By Alex Hooper | 92.3 The Fan

Cleveland (92.3 The Fan) – Trevor Bauer is having the worst season of his career, on the mound.

The right-hander is striking out hitters at a clip higher than any other year of his career, but his home runs numbers are through the roof.

The metrics are bad. His FIP (4.88) is higher than any season he has started over four games, average against (.282), WHIP (1.58), batting average on balls in play (.345) and hard-hit percentage (37.2).

Those things are easy to see, and as always in mid-May, it must be said that the sample size is small and the numbers will stabilize.

Regardless, the issue with Bauer may be that unlike years prior, he is not fooling anybody.

Opposing hitters are swinging at just 21.1 percent of Bauer’s pitches out of the strike zone, which is the second lowest in baseball among qualified pitchers. It is also the lowest of his career, even his debut season in Arizona. His swinging-strike rate is 8.6%, 28th-lowest in baseball, though not far off what Bauer is accustomed to.

That thought could be dismissed by the heightened strikeout rate, but it could also be explained by the opposition sitting on his fastball.

Bauer is throwing more fastballs than any other point in his career, at 74.9% of his pitches. His four-seamer is close to his 26.1% mark from last season at 30.8%, while his two-seamer is up from 24.7% to 28%.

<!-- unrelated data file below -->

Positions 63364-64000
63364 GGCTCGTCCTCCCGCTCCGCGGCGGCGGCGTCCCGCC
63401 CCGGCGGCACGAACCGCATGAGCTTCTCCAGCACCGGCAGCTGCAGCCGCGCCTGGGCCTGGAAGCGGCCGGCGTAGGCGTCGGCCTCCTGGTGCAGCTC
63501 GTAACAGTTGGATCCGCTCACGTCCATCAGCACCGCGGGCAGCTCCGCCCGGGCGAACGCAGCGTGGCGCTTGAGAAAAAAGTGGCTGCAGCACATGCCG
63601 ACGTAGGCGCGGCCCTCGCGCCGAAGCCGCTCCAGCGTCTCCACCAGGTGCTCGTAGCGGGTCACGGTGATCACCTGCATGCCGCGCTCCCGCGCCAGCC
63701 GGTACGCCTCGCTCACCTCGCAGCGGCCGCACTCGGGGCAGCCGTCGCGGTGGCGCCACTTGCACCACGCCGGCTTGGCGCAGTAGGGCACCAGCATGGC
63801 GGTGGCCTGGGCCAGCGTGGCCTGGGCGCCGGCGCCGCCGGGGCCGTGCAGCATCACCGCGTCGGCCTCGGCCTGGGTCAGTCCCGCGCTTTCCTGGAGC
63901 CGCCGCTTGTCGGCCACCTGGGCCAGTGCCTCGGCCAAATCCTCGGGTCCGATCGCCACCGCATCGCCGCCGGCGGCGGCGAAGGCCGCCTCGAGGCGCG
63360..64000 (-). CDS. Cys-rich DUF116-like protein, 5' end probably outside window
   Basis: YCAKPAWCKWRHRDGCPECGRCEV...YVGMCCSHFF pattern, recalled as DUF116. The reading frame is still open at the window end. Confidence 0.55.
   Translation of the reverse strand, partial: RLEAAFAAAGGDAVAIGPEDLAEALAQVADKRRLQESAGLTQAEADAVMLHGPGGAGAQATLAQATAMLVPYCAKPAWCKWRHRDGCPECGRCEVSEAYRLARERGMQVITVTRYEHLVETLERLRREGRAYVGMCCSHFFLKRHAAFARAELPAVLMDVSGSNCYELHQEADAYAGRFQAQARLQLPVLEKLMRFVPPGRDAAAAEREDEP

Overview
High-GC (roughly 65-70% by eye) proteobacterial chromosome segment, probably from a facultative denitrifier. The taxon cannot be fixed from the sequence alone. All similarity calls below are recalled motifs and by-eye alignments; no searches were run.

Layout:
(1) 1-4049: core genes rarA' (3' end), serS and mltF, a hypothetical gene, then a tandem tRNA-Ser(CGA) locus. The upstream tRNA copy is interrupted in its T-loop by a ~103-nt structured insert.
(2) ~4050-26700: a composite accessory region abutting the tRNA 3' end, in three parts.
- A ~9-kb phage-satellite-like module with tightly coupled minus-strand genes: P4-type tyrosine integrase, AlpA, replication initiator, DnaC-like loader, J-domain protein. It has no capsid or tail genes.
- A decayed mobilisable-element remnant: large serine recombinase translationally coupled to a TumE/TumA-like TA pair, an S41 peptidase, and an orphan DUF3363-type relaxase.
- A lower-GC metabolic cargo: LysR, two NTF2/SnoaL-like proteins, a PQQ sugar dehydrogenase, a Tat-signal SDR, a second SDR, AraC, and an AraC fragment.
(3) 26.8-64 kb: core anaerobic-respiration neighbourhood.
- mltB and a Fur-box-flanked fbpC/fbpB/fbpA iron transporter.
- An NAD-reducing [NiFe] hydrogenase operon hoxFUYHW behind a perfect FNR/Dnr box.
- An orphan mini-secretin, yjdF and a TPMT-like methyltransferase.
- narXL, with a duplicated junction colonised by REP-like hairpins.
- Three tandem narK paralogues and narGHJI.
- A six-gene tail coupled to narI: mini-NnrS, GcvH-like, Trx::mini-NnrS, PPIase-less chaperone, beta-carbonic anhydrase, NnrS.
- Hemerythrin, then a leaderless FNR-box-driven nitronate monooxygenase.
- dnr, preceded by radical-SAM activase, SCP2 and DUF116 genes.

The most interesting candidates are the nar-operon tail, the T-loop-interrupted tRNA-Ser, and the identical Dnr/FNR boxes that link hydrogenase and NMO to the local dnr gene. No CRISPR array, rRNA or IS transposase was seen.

His best pitch has been the cut fastball, with a .9 value, garnering 17 swinging strikes on 85 pitches. For comparison, Bauer has picked up 17 swinging strikes on two- and for-seam fastballs on 313 pitches.

With heightened usage of the fastball, the pitch value is down at a career-worst -6.2. Bauer has never had a positive fastball value over a full season, but the stat is cumulative, so the fact that his fastball is already at the worst through six starts could be alarming.

Otherwise, Bauer’s pitch values are up across the board outside of his changeup, which he has dropped usage of down to 4.8 percent.

That could also indicate that hitters are waiting out Bauer’s secondary pitches and waiting on the fastball.

All seven home runs allowed by Bauer on the year have come on fastballs.

Bauer is also pitching behind in the count 48.6 percent of at-bats, carrying his lowest first-pitch strike rate of his career, something pitching coach Mickey Calloway harps on.

For a pitcher who obviously makes his money on his fastball, judging by his usage of it ¾ of the time, Bauer must be able to use his other pitches effectively in order to best utilize the pitch.

Calloway has spoken to the need for Bauer to increase his pace and simplify his repertoire, something he had success with when paired for now-Twins catcher Chris Gimenez.

Bauer’s pace is now at the second-highest of his career.


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